That was Oswald’s rifle.

“Can I hold it?” I asked.

“You can lift it,” he said. “That’s all.”

That was plenty. At age 18, I got to hold the rifle that killed John F. Kennedy.

I noticed the .38 caliber pistol that was also in the box. “Is that the gun that killed Tippitt?” I asked. J.D. Tippitt was a Dallas police officer whom Oswald shot to death shortly after the assassination.

“It is,” Mr. Johnson said. “But you can’t touch that one.” It seemed rude to ask why, and to this day, I don’t know why I could hold one but not the other.

From there, Mr. Johnson led me to a smaller room—a double room, really, with a few chairs on my side, and then a second room I was not allowed to enter that was separated from mine by a glass panel. It reminded me of the perp interview room in every cop show.

“Have a seat,” Mr. Johnson said. “You’re going to see something that very few others have seen.”

Within a minute, it became clear that the room on the other side of the glass was a projection booth. The lights dimmed, and then the screen on the far end came to life with the Zapruder film. Now that those few seconds documenting the fatal shots are so ubiquitous, it’s difficult to explain how thrilling—how heart-stoppingly shocking—it was to watch the events unfold in that little room. There’s no sound on the film, and there was no sound in the room—not even the clacking of the 8mm projector, thanks to the glass—as the motorcade swung the turn from Houston Street onto Elm, and then disappeared behind the traffic sign, where a still-unknown stranger opened his umbrella.

When the president’s limousine emerged from behind the sign, I watched his hands rise to his throat, just as they had in the countless stills I had seen of that moment. Jackie looked over, concerned, and then the top of the president’s head vaporized. Having by then seen stills of Frame 313 of the Zapruder film, I knew about the eruption of brain and bone, but those stills had not prepared me for the violence of it in real time.

I had held the gun that inflicted that wound.

I left the Archives impressed yet shaken that afternoon, and I was more fully emboldened to do my research the way it was supposed to be done. I alluded above that I was a telephone salesman during the evenings, hawking the Army Times magazine to people who loved to hang up on salesmen who sounded like they were eighteen years old. I hated that job, but it gave me access to a WATS Line, which was a huge deal back in the day—long distance phone calls to anywhere for very little cost. Extraordinarily little cost to me since I wasn’t paying for the service.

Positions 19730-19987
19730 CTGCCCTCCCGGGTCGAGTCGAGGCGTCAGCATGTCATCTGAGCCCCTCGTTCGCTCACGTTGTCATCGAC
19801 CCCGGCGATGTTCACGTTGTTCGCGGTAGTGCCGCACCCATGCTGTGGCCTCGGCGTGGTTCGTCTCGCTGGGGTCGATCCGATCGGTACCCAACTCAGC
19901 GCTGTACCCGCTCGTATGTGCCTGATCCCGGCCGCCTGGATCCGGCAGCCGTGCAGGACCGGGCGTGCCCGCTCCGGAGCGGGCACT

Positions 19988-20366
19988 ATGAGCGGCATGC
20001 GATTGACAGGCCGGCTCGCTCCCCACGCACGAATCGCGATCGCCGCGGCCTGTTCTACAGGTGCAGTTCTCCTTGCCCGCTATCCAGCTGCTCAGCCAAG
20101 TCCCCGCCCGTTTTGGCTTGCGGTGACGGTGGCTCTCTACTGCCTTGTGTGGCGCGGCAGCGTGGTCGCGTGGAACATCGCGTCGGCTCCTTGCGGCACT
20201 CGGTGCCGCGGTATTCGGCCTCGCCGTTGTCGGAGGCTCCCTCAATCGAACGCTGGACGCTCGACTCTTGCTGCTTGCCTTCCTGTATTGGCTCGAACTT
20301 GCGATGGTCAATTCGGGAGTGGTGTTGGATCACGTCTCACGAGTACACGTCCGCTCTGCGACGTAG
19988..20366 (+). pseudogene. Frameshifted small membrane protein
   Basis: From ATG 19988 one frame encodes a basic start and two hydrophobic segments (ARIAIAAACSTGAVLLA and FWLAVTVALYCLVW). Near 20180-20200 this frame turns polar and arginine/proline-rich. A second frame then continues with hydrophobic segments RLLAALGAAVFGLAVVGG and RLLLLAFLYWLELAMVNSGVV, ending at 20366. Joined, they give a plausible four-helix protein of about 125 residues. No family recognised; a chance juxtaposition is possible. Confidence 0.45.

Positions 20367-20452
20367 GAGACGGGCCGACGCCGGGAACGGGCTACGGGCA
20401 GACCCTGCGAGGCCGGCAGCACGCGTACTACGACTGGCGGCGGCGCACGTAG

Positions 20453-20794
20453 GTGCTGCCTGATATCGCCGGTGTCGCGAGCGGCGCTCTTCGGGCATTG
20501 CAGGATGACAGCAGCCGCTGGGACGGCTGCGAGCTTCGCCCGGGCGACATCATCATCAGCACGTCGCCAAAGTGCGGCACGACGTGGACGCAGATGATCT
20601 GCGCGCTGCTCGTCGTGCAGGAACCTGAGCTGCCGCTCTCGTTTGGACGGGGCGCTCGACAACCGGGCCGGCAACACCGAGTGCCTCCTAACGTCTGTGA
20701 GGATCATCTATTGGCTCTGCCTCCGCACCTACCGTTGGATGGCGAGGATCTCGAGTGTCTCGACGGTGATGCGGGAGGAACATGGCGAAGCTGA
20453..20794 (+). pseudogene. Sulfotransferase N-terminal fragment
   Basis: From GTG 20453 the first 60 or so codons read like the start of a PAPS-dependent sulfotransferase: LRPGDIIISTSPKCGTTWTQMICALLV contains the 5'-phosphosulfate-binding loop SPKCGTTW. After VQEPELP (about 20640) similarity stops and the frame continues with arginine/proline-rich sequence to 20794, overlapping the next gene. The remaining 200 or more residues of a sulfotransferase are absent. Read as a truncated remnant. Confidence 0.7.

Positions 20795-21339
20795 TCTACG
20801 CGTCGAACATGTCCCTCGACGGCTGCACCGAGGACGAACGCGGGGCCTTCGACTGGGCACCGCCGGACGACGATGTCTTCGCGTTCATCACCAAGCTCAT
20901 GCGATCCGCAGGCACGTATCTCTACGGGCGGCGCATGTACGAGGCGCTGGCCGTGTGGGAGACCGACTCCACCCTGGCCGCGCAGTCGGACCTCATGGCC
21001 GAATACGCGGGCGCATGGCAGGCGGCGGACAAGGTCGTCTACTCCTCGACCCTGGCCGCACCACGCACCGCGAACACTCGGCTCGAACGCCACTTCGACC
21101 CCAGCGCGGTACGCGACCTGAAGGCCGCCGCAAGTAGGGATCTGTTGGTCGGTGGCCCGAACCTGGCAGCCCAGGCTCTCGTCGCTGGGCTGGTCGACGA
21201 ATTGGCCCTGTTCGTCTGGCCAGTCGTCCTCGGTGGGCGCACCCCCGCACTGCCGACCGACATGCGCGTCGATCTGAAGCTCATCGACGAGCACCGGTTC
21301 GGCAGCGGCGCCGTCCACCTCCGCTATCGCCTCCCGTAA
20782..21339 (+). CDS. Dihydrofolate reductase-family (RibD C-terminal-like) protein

Abusing the largesse of my employer (who subsequently fired me, not that I cared), I was able to find and call the key players from the assassination at their homes, and like the staff at the National Archives, they were each impressed that someone my age would be so dedicated to a research project. Among the people I interviewed for that paper were Admiral J.J. Hume, USN (ret.), who performed JFK’s autopsy, Malcolm Perry, the Emergency Room physician who treated the president when he arrived at Parkland Memorial Hospital, and Cyril Wecht, MD, a forensic pathologist from Pittsburgh, PA, who was a serious critic of the Warren Commission’s processes and conclusions. We’re talking long interviews, here, and not one of them ever lost patience with me—not even Admiral Hume, when I asked him what he thought about the accusations that he had botched the autopsy. His answer to that question, in fact, left an impression on me. He painted a picture of enormous pressure and emotion that I have later come to see as similar to the so-called fog of war. They were, after all, human, and the ravaged body of the president of the United States lay naked on a steel slab. I realized what a horrible moment that must have been for everyone who witnessed the shooting and its aftermath.